Northern Kentucky University Hosts Five Ghanian Artisans

Northern Kentucky University’s Ceramic and Sculpture Studio is brimming with teachers. They come from all corners of the U.S. to grind glass, cast bronze, and weave cotton cloth under the tutelage of master Ashanti artisans of Ghana, West Africa.

MaryCarol Hopkins, professor of Sociology, Anthropology, Philosophy at NKU, conceived the idea four years ago of a summer African Art Institute for teachers. She enlisted the help of Associate Professor, of Art Education Lisa Jameson in writing for an NEA grant. Jameson is a well-known local artist and DAAP alum with a 20-year career exhibiting. Her work is included in the Cincinnati Art Museum’s collection. I was recently struck by her seductive charcoal drawings prominently displayed above the bar of A Tavola Pizza in Over-the-Rhine.

Together Jameson and Hopkins brought 48 teachers, and five Ghanian artists to Cincinnati for the summer. On a damp Sunday in June the teachers are ready to give public demonstrations. Mary Asumadu has taught them how to pound clay into vessels using wooden mallets. Gladys Frimpong-Mansoh shared her cultural knowledge of Andikra cloth stamping. The teachers drag wooden combs loaded with black dye over a deep red cloth, and press hand-carved stamps into the fabric.

Outside there is a curious smell of burning coal. Ghanian artist Paul Amponsah fires up a kiln he built from fire brick coated in clay. The course white facade looks like a miniature adobe house. Artist Michael Asumadu has also built a kiln for firing glass beads. Molten bronze casts bake in pod-shaped molds mixed from clay and charcoal. A crowd gathers around Amponsah. “He’s ready, the casts are coming out,” someone says.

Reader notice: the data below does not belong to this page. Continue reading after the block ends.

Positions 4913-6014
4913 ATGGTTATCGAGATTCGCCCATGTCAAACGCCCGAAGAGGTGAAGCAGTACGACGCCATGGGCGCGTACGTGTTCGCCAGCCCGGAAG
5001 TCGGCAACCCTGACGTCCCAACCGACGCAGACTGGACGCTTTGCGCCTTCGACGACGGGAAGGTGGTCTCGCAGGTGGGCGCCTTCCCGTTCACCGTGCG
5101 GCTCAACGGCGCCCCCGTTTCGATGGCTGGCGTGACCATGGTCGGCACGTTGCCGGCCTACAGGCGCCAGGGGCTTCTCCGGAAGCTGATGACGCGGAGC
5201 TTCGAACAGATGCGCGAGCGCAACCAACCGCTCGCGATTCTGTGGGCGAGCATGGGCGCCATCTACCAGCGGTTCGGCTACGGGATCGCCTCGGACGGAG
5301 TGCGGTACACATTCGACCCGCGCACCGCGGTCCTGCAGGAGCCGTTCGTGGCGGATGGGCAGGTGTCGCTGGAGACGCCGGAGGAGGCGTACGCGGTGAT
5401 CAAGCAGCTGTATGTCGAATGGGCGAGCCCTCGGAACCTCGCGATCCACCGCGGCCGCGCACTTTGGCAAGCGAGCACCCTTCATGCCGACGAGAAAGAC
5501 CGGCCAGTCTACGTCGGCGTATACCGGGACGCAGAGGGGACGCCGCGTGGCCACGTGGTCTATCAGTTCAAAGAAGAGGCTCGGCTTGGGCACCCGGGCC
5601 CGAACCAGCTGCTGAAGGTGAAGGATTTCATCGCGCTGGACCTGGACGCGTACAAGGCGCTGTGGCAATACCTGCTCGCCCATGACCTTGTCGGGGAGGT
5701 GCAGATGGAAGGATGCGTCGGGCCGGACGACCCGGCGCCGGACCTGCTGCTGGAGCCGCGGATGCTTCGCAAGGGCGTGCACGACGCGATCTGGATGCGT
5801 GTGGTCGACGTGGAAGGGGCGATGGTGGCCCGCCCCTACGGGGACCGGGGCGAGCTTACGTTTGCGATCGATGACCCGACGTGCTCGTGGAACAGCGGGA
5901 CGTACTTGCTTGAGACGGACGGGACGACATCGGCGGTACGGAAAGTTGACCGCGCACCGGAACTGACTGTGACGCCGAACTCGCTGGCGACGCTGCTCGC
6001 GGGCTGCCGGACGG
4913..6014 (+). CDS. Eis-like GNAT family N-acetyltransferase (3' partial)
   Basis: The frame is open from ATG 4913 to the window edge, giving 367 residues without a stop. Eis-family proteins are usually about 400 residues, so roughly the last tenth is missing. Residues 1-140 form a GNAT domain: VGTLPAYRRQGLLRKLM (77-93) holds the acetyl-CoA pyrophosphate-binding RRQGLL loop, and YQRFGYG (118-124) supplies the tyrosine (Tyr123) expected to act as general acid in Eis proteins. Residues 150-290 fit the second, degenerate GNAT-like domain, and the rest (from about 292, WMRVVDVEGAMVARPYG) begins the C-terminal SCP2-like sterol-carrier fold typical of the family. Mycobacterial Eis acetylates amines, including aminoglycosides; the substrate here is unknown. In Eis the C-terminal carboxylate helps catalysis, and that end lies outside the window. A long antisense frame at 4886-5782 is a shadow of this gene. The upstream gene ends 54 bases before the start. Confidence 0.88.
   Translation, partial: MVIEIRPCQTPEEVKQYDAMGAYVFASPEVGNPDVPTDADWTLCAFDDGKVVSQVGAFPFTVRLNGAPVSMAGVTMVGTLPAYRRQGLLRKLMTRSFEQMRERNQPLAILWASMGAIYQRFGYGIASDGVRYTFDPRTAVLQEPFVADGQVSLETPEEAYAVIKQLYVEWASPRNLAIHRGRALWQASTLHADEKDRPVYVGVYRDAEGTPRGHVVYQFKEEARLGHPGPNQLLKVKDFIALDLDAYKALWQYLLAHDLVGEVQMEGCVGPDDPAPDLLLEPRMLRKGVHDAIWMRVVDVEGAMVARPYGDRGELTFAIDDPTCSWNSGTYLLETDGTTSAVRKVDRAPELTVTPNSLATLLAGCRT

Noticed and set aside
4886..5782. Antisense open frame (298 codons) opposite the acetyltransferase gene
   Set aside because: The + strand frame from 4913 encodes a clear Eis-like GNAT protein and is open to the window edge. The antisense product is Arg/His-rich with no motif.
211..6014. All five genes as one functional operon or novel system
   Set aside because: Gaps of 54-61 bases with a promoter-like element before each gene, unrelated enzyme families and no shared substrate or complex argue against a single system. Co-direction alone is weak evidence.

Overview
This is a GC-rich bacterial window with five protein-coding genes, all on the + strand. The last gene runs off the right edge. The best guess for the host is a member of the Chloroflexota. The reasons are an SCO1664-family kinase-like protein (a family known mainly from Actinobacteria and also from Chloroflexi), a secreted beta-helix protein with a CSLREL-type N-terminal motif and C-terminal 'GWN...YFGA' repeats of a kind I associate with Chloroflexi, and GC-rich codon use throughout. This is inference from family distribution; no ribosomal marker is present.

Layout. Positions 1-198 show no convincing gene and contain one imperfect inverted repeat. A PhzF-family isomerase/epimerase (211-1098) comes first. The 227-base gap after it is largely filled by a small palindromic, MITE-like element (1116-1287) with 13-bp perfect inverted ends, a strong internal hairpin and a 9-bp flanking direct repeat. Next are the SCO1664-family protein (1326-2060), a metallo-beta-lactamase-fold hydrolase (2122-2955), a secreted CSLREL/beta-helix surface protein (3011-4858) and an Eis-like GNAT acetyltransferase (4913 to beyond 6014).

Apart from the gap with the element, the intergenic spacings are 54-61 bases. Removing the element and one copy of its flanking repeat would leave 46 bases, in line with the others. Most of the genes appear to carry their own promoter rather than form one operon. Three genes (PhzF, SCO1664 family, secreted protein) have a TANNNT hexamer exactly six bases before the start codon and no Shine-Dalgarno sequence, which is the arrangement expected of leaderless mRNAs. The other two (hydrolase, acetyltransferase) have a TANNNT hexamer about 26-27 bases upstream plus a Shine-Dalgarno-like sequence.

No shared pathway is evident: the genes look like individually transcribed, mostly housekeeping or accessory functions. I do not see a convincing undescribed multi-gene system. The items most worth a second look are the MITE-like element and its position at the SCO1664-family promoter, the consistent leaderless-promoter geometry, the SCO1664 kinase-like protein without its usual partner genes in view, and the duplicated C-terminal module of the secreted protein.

Amponsah  grips a large pair of tongs and wipes sweat from his brow with his shirt sleeve. Now it’s a mad dash between the white hot kiln and a mound of sand. He extracts each mold, piping hot with flames shooting from their shells. He places them like sea turtle eggs in the sand. His face drips with sweat, his pants droop over his thick skate shoes and his boxers hang out. The look of exhaustion and determination stirs the people until they are clapping and cheering at every achievement. A dozen clay molds lay in the sand, cooling their jets. The bronze casts wait to emerge.

A calmer scene unfolds at the loom. Instructor Thompson Yao Avornyotse comes from the Volta Region of Ghana to teach the ancient art of Kente weaving. He wears a Kente smock, with vibrant patterning and predominantly yellow colors. Ghana means land of gold and Kente is the cloth of kings. Yellow signifies gold, green is for the earth, red the toil and bloodshed of their fathers, black the people, and white for victory. Rising economic prosperity in the 19th century made Kente cloth available to more people so that it is now worn by non-royals. It is traditionally a ceremonial cloth for weddings, funerals and life’s other important events. The cloth carries specific messages of morality and political commentary. An orange Afia Deke Mefa O wrap conveys the message ‘no success is gained on a silver platter.’ A step-like pattern signifies struggle.

The teachers at NKU toiled away learning this art of Ghana’s Agotime people. Now they sit barefoot at a four-heddle loom working with care and precision. The technique is so difficult only the very determined are able to complete a small Kente cloth, but Avornyotse, like many boys, began at age nine. Kente weaving is meant to be practiced by men because traditionally it is man’s responsibility to care for the home. This is changing. There are now many female weavers in Avornyotse’s hometown. In 1992, he established TY Kente Weaving Enterprise to help African artisans sell their products direct to the market. In addition, his Agotime Kpetoe Weavers Association supports 350 artisans carrying on the Kente tradition.

Centuries of art history and culture on the world’s second largest continent are often relegated to small galleries in our museums. African art garners little more than a mention in Janson’s History of Art. NKU’s African Art Institute and the subsequent ‘Afternoon with African Artists’ brought a deeper understanding of West Africa to these 48 teachers. They now carry the experience  home to schools across the country.

-Selena Reder


2 Responses

  1. Wonderful article! Thank you from all the Ghanaian artists. I have forwarded this to them, and they are proud to have been in your publication.

  2. Great summary of an amazing day! As one of those 48 lucky teachers, I really enjoyed your article.

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